5. We have a zero-tolerance approach to racism, sexism, classism, ableism, homophobia, biphobia, transphobia, and all other prejudice or discrimination, including so-called “micro-aggressions”.
6. ‘Banter’ is a part of the football experience, but it’s not banter to demean someone on the grounds of their race, sexuality, gender identity or any other protected characteristic.
7. Gender inclusivity: When we say we are a club for women and non-binary people we mean all women (trans, intersex and cis) and all non-binary people, both those assigned female at birth (AFAB) and those assigned male at birth (AMAB).
8. Pronouns: We do not police gender in our space. Gender self-definition is at the sole discretion of that individual. Whenever we exchange names as a group, we also share our gender pronouns so that everyone has the opportunity to self-identify.
9. Anyone can contact the inclusion and diversity team to raise any issue. They will be taken seriously. We have an accountability procedure in place to deal with incidents in as timely, proportionate, fair and transparent a way as possible.
10. However, we are all collectively responsible for holding each other and ourselves to account for any harmful or oppressive behaviour. We must all be willing to be accountable for what we do and say, try to behave responsibly and with sensitivity, listen to others’ views, be ready to apologise, make amends, and learn from our mistakes - and support each other to do this constructively and in good faith.
GENDER INCLUSIVITY EXPLAINER
While the club is not for men (cis or trans), we want to be inclusive and supportive of all women and non-binary, agender and gender variant people and challenge gender stereotypes and norms. We know some of these terms will be new to people and are committed to educating ourselves and our peers about gender inclusivity. Here’s a short explainer & some useful tips.
A person’s gender identity is their sense of self as a man, woman, non-binary person or other sense of gender. A person’s gender identity is typically expected to follow directly from the sex they were assigned at birth (based on physical attributes), but this is not always the case. (Sex is also not always binary. For example, ‘intersex’ refers to physical variations whereby a person’s physical characteristics differ from the typical male or female patterns. Intersex people are not the same as trans people.)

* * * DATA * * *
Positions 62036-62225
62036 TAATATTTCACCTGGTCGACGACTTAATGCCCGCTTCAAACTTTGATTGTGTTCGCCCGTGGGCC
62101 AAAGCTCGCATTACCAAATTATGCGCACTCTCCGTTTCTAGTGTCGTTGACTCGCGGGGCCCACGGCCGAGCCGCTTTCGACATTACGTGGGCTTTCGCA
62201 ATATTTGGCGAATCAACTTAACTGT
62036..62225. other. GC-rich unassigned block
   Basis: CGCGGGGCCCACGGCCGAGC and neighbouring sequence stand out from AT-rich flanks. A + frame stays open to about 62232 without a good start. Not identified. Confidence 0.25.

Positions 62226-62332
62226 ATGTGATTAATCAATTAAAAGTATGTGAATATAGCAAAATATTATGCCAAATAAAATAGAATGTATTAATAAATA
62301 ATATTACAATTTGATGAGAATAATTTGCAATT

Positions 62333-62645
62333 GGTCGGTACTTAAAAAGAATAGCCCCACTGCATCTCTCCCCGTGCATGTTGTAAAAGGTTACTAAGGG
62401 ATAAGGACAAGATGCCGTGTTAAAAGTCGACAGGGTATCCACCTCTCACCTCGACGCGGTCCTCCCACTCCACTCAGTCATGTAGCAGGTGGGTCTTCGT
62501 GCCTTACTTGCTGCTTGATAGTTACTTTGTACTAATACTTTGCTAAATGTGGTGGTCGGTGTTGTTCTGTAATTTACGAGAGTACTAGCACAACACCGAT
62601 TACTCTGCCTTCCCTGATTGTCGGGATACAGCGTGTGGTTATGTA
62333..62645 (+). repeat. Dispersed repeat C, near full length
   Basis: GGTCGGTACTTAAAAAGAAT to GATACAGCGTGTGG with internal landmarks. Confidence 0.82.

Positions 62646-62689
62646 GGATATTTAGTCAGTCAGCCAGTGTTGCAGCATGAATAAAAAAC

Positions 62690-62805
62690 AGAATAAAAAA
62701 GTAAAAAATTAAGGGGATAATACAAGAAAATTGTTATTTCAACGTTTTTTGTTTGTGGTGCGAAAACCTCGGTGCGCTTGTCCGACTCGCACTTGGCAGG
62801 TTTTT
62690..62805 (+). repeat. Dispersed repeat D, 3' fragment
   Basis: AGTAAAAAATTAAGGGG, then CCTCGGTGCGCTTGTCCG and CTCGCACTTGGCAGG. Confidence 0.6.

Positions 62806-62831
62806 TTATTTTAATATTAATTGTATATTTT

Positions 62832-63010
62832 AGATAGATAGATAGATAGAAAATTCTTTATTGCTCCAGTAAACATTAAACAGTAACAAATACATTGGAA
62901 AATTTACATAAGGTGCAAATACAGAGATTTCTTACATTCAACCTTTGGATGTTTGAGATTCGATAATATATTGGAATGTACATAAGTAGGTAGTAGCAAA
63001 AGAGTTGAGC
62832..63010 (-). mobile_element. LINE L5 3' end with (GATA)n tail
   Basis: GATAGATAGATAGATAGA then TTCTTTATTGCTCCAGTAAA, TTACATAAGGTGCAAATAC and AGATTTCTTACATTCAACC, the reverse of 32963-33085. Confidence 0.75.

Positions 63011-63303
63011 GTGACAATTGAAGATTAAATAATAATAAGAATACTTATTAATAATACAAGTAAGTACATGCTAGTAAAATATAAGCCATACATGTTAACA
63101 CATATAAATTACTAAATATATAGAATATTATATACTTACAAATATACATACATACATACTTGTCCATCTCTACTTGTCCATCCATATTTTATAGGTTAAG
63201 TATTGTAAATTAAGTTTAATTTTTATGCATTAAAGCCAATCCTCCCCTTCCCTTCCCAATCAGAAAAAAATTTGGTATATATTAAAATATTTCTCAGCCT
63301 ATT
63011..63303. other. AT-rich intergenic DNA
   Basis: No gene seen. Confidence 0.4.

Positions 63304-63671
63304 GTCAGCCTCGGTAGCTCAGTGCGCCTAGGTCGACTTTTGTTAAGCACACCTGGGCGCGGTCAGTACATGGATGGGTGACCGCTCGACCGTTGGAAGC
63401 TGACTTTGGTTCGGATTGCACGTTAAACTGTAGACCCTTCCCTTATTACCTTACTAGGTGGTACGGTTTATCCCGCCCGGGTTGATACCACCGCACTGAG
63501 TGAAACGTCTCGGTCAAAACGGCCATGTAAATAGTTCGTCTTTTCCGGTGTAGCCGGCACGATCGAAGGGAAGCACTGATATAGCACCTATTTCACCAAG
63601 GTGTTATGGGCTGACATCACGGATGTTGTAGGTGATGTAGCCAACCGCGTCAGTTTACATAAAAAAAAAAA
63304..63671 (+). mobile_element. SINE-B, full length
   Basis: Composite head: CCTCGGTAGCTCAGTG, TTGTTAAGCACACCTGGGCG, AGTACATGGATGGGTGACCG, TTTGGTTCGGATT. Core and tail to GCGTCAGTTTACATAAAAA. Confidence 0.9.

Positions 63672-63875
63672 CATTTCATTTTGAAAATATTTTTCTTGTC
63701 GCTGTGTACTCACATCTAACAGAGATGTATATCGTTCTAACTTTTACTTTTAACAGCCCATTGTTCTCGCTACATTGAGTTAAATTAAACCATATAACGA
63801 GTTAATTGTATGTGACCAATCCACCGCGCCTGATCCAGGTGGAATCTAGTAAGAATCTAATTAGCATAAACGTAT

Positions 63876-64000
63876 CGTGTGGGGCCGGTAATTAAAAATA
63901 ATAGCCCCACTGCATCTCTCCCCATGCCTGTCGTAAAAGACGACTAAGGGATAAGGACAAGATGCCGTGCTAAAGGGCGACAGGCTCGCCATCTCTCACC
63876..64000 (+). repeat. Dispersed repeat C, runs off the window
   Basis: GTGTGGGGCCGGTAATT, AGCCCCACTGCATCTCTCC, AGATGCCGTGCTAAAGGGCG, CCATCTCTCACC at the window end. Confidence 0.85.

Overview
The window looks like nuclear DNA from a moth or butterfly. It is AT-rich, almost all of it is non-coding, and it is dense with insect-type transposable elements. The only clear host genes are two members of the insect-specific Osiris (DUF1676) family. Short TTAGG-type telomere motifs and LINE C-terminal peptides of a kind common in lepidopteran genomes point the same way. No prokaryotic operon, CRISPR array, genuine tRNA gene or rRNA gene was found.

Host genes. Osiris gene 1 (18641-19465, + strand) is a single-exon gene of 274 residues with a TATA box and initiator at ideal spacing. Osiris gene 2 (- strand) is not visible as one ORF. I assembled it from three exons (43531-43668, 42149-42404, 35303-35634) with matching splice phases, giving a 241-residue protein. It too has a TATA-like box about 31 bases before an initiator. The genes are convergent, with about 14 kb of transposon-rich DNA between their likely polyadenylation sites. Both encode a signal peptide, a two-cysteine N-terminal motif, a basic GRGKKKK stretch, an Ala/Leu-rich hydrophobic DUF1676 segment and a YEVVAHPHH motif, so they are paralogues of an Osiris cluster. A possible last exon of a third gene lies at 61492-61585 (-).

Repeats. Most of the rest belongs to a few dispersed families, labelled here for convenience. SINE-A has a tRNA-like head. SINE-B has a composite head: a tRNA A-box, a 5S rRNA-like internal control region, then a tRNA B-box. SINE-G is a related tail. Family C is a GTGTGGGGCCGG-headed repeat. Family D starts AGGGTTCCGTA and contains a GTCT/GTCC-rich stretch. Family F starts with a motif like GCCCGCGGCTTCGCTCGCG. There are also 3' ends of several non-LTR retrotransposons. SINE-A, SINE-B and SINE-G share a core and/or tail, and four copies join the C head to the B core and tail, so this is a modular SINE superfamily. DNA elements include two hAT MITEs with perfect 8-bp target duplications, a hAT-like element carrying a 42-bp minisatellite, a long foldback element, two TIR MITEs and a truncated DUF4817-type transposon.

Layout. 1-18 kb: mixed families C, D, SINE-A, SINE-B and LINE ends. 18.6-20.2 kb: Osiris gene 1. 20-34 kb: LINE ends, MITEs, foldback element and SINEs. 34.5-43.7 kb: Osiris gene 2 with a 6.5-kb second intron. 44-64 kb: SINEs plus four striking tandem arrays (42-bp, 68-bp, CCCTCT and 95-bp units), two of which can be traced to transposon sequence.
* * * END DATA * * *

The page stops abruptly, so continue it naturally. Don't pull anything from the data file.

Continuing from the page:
Someone who is ‘cis’ (short for ‘cis-gender) is anyone who feels comfortable with the gender they were assigned at birth and it matches their gender identity.
trans (short for ‘transgender’) includes anyone whose sex they were assigned at birth does not match their gender. It includes trans men, trans women and non-binary people. Best estimates suggest that around 1% of the population falls under the trans umbrella.
Trans people may or may not choose to undergo or be able to access gender affirming medical intervention such as taking hormones (also known as HRT or hormone replacement therapy) and/or having gender-affirming surgeries. (It’s almost always not your business and not appropriate to ask whether a trans person is on hormones or accessing surgery.)
A non-binary person is anyone who does not subscribe to the customary binary approach to gender, and who may regard themselves as neither male nor female, or both male and female, or take another approach to gender entirely. Non-binary people includes both those assigned female at birth (AFAB) and those assigned male at birth (AMAB).
When we refer to a person without using their name, we use pronouns. Usually these are gender specific. Along with the gendered pronouns ‘he’ and ‘she’, you may come across people who us ‘they’. This is a gender neutral pronoun. Alternative gender neutral pronouns are often called ‘neopronouns’ which are ‘newer’ gender neutral pronouns such as xe/xem/xyr, ze/hir/hirs, and ey/em/eir. (ie for xe/ xem/ xyr, you might say xe is a really good footballer, xem teammates can always rely on xem).
At GDFC we take each individual’s lead regarding pronouns and title. That’s why we should always ask for people’s names and what pronouns they’d like us to use today. If someone makes it clear how they would like to be addressed, then respect those preferences (at all times - even when the person in question is not present).
If you ‘misgender’ someone (make a mistake with their pronouns), just correct yourself and apologise briefly and do your best to use the right terms in future